Highlighting the negative within critical theory echoes Adorno’s later work and of course he and Horkheimer seem to be the main reference in the overall context of the handbook. It is, indeed, difficult not to go back to their work, considering that it was theirs the works that drew the lines within which the academic production of the Institute would be developed. This, however, is not solely an expression of the importance of their philosophy, but of the School’s structure as an Institute provided with its own hierarchy and bureaucracy. Many are the references to such structure throughout the handbook, exposing to the reader that we might have both material, through letters and memoirs, and reason enough to explore and acknowledge further that the functioning of the Institute under Horkheimer and Adorno, especially, was perhaps alienated from the conclusions that their own philosophies arrived at.
In between 99 articles, including the introductions to each volume, it becomes difficult to comment on one or other specific analysis. The range of topics and themes offered by the handbook is so large and consistent that one feels like reading one singular piece of work, which makes it difficult to focus on a singular. At the same time, since it is composed of articles, the handbook provides, as stated above, enough material for almost unending criticism. Each professional that engages with individual articles will surely be motivated to review, criticise and expand upon one or other of the articles of the handbook. Particularly, attention to economic theory within the Frankfurt School is what I believe to be most needed in the current moment, and the handbook sets out to explore this by going back to the works of Alfred Sohn-Rethel, Helmut Reichelt, Hans-Georg Backhaus and Moishe Postone. This trend started to be approached anew recently, especially with Postone’s death in 2018 and the consequent attention to his work. To many outside Europe and the USA, his was an unknown work, seldom translated, and the handbook stimulus for reading his and other economists works within Critical Theory must be seen also as an introduction to new topics in Critical Theory for many outside Eurocentric academia. Furthermore, whereas in many places, a work such as this handbook would give more attention to the psychoanalytic debate within the Frankfurt School, this approach to economic theory certainly breaks down with a hierarchical reading of Critical Theory that allocates culture and social interaction as purely subjective phenomenon as the main concern of the School. A critique and revision of the role of psychoanalysis within Critical Theory is much needed, and the editors and authors are correct not to emphasize much of Adorno’s reading of Freud, as it is done for instance in South America, pointing out, instead, how ‘Erich Fromm’s role in Frankfurt School critical theory has historically been under-acknowledged and under-analysed’ (55).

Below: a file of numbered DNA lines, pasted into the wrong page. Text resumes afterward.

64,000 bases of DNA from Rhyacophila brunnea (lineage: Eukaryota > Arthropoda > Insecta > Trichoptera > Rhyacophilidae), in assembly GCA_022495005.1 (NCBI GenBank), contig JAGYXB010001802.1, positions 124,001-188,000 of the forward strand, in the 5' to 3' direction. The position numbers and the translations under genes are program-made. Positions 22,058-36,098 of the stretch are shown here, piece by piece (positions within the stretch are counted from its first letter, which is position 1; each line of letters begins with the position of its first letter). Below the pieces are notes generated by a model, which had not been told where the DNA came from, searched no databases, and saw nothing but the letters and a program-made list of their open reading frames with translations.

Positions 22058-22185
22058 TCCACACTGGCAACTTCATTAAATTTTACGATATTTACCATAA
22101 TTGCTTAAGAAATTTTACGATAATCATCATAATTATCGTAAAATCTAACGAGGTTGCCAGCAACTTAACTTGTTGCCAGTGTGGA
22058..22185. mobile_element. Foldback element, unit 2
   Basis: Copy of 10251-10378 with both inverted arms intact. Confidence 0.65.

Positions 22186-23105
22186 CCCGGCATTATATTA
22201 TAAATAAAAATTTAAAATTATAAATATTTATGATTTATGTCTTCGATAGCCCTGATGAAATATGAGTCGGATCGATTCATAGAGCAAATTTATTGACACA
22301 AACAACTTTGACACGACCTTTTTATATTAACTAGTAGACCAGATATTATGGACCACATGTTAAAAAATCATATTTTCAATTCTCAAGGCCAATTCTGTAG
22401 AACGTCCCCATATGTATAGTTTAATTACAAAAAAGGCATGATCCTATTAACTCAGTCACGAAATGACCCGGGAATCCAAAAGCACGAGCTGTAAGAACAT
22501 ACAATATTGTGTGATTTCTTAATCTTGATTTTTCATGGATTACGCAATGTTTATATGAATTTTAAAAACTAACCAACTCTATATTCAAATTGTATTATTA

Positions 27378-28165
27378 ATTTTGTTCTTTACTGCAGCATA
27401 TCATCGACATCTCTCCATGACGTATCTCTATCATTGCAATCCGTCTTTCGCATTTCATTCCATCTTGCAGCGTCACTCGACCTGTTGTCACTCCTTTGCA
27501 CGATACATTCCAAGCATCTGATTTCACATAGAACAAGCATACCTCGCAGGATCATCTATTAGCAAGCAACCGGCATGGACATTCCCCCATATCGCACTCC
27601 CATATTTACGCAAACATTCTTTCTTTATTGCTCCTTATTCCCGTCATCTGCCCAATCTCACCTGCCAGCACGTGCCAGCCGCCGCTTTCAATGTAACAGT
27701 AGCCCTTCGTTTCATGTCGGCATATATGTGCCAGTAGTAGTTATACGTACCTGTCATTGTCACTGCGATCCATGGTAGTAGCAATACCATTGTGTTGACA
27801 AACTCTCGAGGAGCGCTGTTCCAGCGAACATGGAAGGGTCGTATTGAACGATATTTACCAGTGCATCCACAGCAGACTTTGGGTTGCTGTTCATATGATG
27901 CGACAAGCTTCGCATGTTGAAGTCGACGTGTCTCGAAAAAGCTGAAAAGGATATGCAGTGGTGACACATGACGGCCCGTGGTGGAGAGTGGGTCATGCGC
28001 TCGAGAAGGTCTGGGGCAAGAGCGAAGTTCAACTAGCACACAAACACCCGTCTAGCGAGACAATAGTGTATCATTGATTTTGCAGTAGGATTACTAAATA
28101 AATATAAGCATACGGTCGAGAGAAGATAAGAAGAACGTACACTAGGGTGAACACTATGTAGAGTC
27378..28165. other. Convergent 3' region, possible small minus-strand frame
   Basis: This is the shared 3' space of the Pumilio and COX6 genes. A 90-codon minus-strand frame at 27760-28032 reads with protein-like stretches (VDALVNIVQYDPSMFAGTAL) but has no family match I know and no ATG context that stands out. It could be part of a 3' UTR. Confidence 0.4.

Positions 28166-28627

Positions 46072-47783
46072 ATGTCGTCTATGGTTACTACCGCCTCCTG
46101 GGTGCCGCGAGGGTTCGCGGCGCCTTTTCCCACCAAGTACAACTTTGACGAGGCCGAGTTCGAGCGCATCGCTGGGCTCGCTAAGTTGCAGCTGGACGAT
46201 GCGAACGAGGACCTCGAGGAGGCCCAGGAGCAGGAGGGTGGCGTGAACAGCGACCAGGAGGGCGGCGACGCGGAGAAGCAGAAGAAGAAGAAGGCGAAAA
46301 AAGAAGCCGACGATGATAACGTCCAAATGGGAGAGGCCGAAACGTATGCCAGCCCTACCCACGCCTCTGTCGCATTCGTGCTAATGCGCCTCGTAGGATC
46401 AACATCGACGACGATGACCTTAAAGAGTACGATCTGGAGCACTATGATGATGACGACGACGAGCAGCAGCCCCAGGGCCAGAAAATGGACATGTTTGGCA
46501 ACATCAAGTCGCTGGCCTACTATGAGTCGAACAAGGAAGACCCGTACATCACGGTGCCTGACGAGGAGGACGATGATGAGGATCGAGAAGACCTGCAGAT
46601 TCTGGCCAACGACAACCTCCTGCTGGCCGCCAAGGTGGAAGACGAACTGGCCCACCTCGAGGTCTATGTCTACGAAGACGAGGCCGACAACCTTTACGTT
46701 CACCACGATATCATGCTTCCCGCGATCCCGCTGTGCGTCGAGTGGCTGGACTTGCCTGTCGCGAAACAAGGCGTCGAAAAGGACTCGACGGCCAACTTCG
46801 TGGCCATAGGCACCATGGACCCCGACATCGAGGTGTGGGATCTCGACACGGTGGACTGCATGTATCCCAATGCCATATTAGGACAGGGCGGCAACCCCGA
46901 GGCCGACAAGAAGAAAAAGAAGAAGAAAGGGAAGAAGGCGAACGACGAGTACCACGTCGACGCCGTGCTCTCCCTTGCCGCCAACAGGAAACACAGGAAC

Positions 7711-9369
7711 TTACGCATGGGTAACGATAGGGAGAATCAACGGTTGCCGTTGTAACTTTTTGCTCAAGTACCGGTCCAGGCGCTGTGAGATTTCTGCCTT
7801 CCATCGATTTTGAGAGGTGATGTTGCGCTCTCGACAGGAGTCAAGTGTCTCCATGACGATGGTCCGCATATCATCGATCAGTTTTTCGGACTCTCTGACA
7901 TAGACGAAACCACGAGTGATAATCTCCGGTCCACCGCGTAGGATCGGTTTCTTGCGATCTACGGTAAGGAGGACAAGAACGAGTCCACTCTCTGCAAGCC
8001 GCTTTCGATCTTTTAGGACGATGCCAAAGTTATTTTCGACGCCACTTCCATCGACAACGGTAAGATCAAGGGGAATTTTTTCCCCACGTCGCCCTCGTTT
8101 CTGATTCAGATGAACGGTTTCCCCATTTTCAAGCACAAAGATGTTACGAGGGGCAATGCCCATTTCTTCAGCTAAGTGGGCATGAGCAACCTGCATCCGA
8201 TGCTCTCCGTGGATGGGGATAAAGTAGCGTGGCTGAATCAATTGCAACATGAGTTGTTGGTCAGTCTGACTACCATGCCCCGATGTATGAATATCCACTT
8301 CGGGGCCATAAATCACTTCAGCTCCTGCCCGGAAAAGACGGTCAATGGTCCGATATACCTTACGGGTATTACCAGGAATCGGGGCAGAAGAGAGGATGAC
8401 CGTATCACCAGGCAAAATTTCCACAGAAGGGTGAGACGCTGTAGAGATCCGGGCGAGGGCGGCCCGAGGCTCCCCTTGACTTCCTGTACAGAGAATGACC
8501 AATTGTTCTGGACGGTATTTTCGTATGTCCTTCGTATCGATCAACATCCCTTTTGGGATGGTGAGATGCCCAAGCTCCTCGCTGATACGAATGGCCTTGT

The shift from a more Adorno-inspired psychoanalytical understanding of Critical Theory to that of an intellectual movement composed of complex, polysemic assemblage of cultural-economic and psychological approaches, without leaving aside the theological and the juridical, is the sort of understanding of Critical Theory that the editors are correct to put forth. Under this perception, the overall experience of reading the handbook is that we can overcome contradictions within the Frankfurt School since there is more to it than Adorno, Horkheimer or Marcuse, or even Benjamin. Of course, the approach to the work of these four philosophers in the handbook is superb. Despite the centrality of the concept of aura in the introductory chapter to Benjamin given by David Kaufman (123-141), Sami Khatib’s discussion on Society and Violence (607-324), Amy Swiften’s article on Walter Benjamin’s Concept of Law (870-885), and Dennis Johannβen’s approach to Humanism and Anthropology from Walter Benjamin to Ulrich Sonnemann (1252-1269) breaks up with the obvious and outdated reading of Benjamin as a sort of mystical Kabbalistic thinker that still serve to many commentators. The same deviation happens throughout the handbook, as authors chose to bring into light new perspectives on each philosopher, if not when choosing to focus on specific theories, like that of John Holloway’s theory of interstitial revolution, analysed by Ana Cecilia Dinerstein (533-549) or of the negative-dialectical presentation of capitalist socialization, explored by Lars Heitmann (589-606).
In such a short number of pages, there is little more to be said about The SAGE Handbook of Frankfurt School Critical Theory except, perhaps, that it comes in good timing. In an age when fake news, post-truth(s) and blatant minority discrimination are battled with an academic leftist rhetoric that satisfies itself with ad hominin fallacies and old-fashioned post-modern jargons of authenticity that reproduce much of the regulatory discourse it means to deconstruct, the update of Critical Theory as promoted by this handbook reminds us that authority and oppression must be fought not only through rhetoric and language dispositive, but through an integral social program, empirically and theoretically attentive to economic, psychological and sociocultural phenomena. Even if all individual freedom must be celebrated, only as a whole, can humanity make itself free. This is an important principle that the authors in this edition remind their readers of. Ironically, it is through the Frankfurt School’s hässliche Entlein, Walter Benjamin, that we know this goal not to be utopian: human redemption is not something planned for the future, but rather, a program for today. In this sense, critically assessing society may not yet make us free, but it sure allows us undoing our illusions that the “the future will be better”. This handbook is part of a much-needed comeback to this awareness.
21 May 2019